I remember hearing the sound of a helicopter several times, but saw only clouds. Slipping in and out of consciousness, I felt the creep of the insidious cold and heard the whistling sound in my lung with every breath. There was a detached flap of my nose in my peripheral vision. It bugged me. I asked Keeghan if he had any tape. He produced a roll of gray duct tape and carefully taped the flap of skin back over my nose. The three stared at me, and we all burst out laughing. Most of all, I remember being grateful not to be alone.
After five hours on the ledge, with temperatures in the 40’s, I became hypothermic. First my body shook; then the shakes subsided as it began to shut down. I said to my companions, “I’m not going to make it.” The thought occurred to me that some people would think my fall a death wish or suicide. Nothing could be further from the truth. I climbed solo to experience the joy of life. I thought of my kids. They needed me and that gave me strength. I forced my mind to relax and let my body fight to live.
Around 4:30 p.m., roused by the sound of the helicopter, I opened my eyes to the welcome sight of blue sky. Into my field of vision came a bright yellow helicopter. Attached was a short haul line, and hanging 100 feet below was a stretcher, and park ranger, Nick Armitage.
The next 15 minutes were a blur of action. The two rangers, Marty and Darrin, who had climbed up from the Lower Saddle over the top of the Grand and down the Exum, helped detach the stretcher and Armitage from the short haul line. The three of them put me in the stretcher where breathing became difficult due to the pressure on my right side. The helicopter returned. Attaching the stretcher to the short haul line, and himself to the stretcher, Nick said to me, “Don’t forget to breathe.” To the Boston guys he said, “Make sure you detach us from the rock anchor when we lift off.” Pilot Jeff Parrish carefully lifted us off the ridge. Clear of the ridge he put the nose down, and with his package hanging 100 feet below, he blasted down to the warmth and safety of Lupine Meadows.
It took a big team to effect a rescue like the one I required. There were thirty people involved, eight of them were actually on the mountain or in the helicopter. A key player was Jeff Parrish, the helicopter pilot. That day, Jeff performed perhaps the highest helicopter short-haul insertion and one of the highest short-haul extractions performed in Grand Teton National Park. It was his willingness and ability to sneak in there between storms that made it possible to get me to definitive care. Within 15 minutes after we were airlifted to safety, the Exum Ridge was again shrouded in clouds. The two climbing rangers, the Boston and the Wind Tunnel parties, all made it down safely.
At the rescue cache in Lupine Meadows they detached me from the helicopter and hauled me into the makeshift emergency room. They cut off my clothes, climbing shoes, and harness. An IV was stuck in my arm and I was covered in a heated blanket. Taken to the emergency room of St. John’s Hospital in Jackson, I was found to have three broken ribs, a punctured lung, a lacerated spleen, and lacerations that required 42 stiches and staples. Two days later, with the aid of a walker, I walked the halls of the hospital. My eldest son Max flew in from San Francisco, packed me in my car and drove me home to Minneapolis.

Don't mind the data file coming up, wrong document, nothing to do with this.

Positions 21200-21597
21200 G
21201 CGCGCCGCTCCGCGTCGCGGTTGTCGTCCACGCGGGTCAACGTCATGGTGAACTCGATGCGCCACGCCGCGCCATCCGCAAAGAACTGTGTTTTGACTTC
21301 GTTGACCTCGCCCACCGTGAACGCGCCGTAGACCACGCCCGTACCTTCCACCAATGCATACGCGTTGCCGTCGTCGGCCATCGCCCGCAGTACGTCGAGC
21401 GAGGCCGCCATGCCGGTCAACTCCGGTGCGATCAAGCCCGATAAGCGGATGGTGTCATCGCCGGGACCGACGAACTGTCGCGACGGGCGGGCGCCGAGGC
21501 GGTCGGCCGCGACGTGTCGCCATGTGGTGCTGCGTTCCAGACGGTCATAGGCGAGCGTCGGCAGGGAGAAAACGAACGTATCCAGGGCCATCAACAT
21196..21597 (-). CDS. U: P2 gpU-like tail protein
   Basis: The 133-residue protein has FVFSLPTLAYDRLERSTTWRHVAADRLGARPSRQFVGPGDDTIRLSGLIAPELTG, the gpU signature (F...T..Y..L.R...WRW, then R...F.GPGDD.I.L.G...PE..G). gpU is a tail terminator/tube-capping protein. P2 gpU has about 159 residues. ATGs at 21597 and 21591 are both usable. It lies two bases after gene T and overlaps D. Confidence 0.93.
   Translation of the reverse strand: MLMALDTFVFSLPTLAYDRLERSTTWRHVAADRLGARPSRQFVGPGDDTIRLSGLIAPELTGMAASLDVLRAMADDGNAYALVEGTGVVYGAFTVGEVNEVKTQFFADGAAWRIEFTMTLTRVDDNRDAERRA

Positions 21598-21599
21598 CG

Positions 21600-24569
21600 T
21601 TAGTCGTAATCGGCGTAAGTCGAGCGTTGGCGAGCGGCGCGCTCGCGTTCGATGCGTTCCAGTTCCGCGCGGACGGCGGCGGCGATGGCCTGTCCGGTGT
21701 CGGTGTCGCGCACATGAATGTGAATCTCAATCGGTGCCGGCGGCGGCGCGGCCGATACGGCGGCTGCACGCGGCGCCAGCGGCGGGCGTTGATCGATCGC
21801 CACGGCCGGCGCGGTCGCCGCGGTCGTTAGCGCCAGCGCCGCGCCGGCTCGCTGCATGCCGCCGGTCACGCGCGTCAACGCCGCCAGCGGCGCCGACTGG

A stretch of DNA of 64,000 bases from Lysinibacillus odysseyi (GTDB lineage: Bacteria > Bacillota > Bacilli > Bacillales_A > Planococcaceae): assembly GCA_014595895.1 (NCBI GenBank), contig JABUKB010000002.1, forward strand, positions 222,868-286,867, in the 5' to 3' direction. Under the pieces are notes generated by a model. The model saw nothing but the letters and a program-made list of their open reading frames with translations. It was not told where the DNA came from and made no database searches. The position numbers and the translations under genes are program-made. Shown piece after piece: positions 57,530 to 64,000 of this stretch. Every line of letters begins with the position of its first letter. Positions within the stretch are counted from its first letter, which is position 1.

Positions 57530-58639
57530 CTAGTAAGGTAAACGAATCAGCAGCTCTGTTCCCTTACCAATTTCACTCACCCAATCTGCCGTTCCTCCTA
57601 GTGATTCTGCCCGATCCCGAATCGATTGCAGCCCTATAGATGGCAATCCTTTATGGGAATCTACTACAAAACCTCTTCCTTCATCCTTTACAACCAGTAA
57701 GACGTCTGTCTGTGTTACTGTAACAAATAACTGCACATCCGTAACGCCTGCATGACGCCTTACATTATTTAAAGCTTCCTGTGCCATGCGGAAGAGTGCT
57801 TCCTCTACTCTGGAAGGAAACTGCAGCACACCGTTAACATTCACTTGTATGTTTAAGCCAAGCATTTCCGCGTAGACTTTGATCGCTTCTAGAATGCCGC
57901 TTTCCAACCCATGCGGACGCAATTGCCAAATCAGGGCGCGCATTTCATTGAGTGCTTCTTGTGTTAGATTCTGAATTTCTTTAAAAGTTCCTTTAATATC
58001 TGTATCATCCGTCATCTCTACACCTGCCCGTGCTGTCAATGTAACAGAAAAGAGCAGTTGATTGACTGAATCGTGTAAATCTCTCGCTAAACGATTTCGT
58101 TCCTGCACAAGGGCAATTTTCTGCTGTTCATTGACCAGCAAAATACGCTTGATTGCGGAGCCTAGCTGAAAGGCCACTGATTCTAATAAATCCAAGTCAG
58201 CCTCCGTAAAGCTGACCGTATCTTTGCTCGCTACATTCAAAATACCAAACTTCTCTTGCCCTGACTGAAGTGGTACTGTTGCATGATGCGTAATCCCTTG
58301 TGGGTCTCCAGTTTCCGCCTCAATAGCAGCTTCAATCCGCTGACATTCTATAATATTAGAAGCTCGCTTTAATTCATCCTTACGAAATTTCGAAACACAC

My accident changed me. I was inspired by the sacrifice of the Boston climbers and the risk the rangers took to rescue me. Before my accident I was adrift, without purpose. Working on my personal physical recovery, I decided to become a health and fitness coach. My life is simple and meaningful, dedicated to helping people become stronger, recover from injury or illness, and lead healthier lives. The third of the Twelve Promises of Alcoholic Anonymous is, “We will not regret the past or shut the door on it.” Humans make mistakes, and failure is a way to move in a new direction.
A month after my accident I received this message from Keeghan O’Brian, leader of the Boston firefighters: “Please don’t be sorry that we did not make the summit. I am just happy that we happened to come upon you. If you had not helped me out with route beta, who knows where we would have been. It was truly a life changing experience to witness your strength and resolve in such a dire situation. Things happen for a reason, and everything worked out that day. I witnessed the power of the mountains, and the power of the human spirit and I will carry these lessons with me for life.”
Ten months after my accident, I asked my son Charlie what he wanted to do for his 18th birthday. He said, “Climb the Grand.” Perhaps he knew I needed to go back. My son Max joined us in Jackson.
Two days later, I guided Max and Charlie up the Exum Ridge. At the top of the Friction Pitch, we stopped. My return to the scene brought no recollection of what had happened, only dreamlike memories my chest hitting and desperately trying to grab a hold of a ledge. Initially, I thought I had been hit by a rock, but it is not a place you would normally see rock fall. My best guess is that being fatigued, I lost concentration, stumbled and fell.
Describing my accident, I was filled with love for my kids, respect for this mountain, and gratitude for life.
Max said, “Dad, promise you will never free solo this again.”
Charlie put me on belay, and I led up the slabs.
Steve Markusen lives in Minnesota, and is a writer, personal trainer, climber, paragliding pilot, and skier.
About the Author:
Steve Markusen writes creative non-fiction. His articles have appeared in national magazines and on his website, crooked-thumb.com. For over 50 years, Steve has been pursuing high risk adventures. He is an expert rock & ice climber, ski mountaineer, and paraglider pilot. In addition to writing, Steve works as a personal trainer and nutrition coach. He currently lives in Plymouth, Minnesota.